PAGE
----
October 27

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DOWN SYNDROME AWARENESS MONTH-NEW BOOKS by Lynn Plourde

Do you remember Corky on the TV show Life Goes On?  Corky Thatcher, a character with Down syndrome, who was played by Chris Burke, an actor with Down syndrome? I was so excited when that show came on. As a public-school speech-language therapist at the time, who worked with students with Down syndrome, I thought, “Yay! At last, our TV shows, movies, and books will finally begin to be more inclusive as they feature people with Down syndrome.

At last, indeed! Life Goes On was a show in 1990. Over thirty years ago! And I’m sad to say there have not been many shows and books since then that include people with Down syndrome. A librarian recently complained, “There are currently very few books showing any kids with Down syndrome.” Sadly, that librarian is right. But a couple of new books hope to fill that gap . . . a bit.

The picture book Best Buddies by me, Lynn Plourde, and illustrator Arthur Lin, tells the story of a boy with Down syndrome and his best buddy, his dog. The two are inseparable (“Like cake and frosting, the best buddies always stuck together”) until the boy started school and “a bus came and swallowed him up.” While the boy and the pup are apart, they are both miserable. In the end, the boy finds a clever way for the two to feel connected even when they are separated. This book only mentions that the boy has Down syndrome in the back matter of the book, not in the actual text of the story. That omission was intentional. I want more books about people with Down syndrome, but not in a way that makes a big deal about their genetic disorder. Best Buddies is first and foremost a story about the love between a boy and his dog—and that boy happens to have Down syndrome.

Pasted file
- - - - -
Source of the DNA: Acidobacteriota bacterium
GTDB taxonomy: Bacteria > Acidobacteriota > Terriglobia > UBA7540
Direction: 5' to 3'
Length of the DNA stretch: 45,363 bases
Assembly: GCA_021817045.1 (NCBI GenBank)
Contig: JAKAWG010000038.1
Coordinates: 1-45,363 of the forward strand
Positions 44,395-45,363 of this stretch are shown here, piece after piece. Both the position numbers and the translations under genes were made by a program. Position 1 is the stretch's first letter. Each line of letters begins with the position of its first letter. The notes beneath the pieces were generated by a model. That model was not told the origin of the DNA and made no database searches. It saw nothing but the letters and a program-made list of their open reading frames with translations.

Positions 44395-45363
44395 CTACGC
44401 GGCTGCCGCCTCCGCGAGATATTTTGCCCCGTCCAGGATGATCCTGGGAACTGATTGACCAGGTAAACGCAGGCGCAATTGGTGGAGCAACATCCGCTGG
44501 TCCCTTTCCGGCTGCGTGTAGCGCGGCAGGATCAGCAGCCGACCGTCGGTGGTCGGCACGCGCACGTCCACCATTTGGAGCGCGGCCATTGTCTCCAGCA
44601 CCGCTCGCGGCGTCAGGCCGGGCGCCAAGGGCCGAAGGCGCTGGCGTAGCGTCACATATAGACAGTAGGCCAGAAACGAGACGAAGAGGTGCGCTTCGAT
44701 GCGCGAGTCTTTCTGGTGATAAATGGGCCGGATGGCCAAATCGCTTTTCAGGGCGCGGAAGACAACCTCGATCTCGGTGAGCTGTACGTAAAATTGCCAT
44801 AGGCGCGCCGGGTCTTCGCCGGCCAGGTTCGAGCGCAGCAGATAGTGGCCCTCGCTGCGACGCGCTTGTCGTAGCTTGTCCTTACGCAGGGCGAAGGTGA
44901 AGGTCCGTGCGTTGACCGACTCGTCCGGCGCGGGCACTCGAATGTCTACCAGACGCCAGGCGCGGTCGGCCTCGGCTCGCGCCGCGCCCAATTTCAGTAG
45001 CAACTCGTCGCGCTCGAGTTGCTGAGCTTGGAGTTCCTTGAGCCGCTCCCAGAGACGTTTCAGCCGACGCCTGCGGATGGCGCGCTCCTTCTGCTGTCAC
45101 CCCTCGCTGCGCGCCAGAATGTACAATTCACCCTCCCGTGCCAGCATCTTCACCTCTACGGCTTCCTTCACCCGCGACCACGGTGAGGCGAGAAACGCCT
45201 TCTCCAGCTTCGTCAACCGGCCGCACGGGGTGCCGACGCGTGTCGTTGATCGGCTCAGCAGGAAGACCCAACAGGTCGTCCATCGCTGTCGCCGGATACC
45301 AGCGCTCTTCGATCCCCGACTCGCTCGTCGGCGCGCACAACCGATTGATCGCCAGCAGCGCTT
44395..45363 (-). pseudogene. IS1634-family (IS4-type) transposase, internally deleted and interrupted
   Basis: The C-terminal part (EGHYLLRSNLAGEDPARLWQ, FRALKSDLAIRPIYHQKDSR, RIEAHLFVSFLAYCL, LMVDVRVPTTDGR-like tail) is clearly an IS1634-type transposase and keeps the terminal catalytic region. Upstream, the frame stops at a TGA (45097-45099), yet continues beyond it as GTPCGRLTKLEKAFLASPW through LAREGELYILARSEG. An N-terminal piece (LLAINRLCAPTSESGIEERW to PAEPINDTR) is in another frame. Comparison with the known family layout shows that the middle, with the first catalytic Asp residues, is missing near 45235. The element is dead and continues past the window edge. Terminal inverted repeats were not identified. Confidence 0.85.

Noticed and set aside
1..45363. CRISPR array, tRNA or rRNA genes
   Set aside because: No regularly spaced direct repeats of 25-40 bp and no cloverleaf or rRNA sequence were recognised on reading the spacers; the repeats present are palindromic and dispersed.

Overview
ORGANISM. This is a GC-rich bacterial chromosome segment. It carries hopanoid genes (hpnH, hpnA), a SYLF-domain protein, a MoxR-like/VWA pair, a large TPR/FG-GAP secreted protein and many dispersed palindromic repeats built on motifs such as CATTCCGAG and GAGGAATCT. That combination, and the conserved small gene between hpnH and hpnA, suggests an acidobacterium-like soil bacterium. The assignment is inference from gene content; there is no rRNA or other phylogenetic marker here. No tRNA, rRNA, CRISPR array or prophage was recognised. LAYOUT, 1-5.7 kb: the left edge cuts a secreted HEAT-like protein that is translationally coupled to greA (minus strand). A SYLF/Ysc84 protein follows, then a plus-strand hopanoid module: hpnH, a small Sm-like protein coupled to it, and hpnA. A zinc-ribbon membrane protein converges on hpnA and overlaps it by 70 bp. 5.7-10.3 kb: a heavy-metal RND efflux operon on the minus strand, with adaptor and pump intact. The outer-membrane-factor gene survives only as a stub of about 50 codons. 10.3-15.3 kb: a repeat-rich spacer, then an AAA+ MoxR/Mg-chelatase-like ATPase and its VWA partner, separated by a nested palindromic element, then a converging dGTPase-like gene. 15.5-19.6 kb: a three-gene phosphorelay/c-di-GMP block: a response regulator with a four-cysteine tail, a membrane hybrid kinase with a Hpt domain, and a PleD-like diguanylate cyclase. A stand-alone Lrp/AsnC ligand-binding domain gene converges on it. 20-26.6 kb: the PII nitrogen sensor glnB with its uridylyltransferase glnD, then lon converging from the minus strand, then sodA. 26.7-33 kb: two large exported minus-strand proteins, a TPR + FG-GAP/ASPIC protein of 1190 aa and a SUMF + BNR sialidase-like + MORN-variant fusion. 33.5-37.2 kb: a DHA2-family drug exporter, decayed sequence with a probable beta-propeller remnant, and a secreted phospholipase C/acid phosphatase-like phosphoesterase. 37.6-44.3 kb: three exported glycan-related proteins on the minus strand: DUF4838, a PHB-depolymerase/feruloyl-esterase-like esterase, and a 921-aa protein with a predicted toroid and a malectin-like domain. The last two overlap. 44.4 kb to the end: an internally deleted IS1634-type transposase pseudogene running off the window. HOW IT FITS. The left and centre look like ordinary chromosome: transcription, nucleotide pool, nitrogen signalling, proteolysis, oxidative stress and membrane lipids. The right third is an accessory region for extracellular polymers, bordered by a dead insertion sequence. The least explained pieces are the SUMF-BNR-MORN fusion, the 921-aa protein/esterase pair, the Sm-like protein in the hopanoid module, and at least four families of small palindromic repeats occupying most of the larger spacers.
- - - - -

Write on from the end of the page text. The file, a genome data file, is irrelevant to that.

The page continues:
The next new picture book is a biography of an artist with Down syndrome. Unbound: The Life & Art of Judith Scott by Joyce Scott, Brie Spangler, and Melissa Sweet along with illustrations by Caldecott Honor Medalist Melissa Sweet brings the inspirational story of Judith Scott to life. Judith and Joyce were twins born in 1943. Joyce was able to go to regular school, but since Judith had Down syndrome she was not allowed to attend. Instead, she was sent to a “special school,” an institution. Before then, the twins had been inseparable and when Judith was sent away, Joyce said, “just like that, my whole world disappears and is replaced with the colors of gone.” Many years later, Joyce finally is able to rescue Judith from that institution and bring her to California where Joyce lived with her own family. Judith’s records showed that not only did she have Down syndrome, but she was also deaf. Notes in her file said: “not appropriate for any educational program, behavioral problems, unmanageable.” Joyce didn’t agree, and she enrolled Judith in the Creative Growth Art Center, a nonprofit art studio for artists with developmental, intellectual, and physical disabilities. For many months, Judith did not work on any art. But then one day, a teacher set out some twigs and yarn and twine and invited Judith to “join in.” Judith did create art that day and then day after day: “Judy chooses colored yarns and fibers, chunks of wood, and a shopping cart”—all to make her art. She also “borrows” keys and glasses and weaves them into her work. Judith Scott overcame countless obstacles in her life to become a one-of-a-kind fiber artist with more than 160 sculptures shown in museums around the world.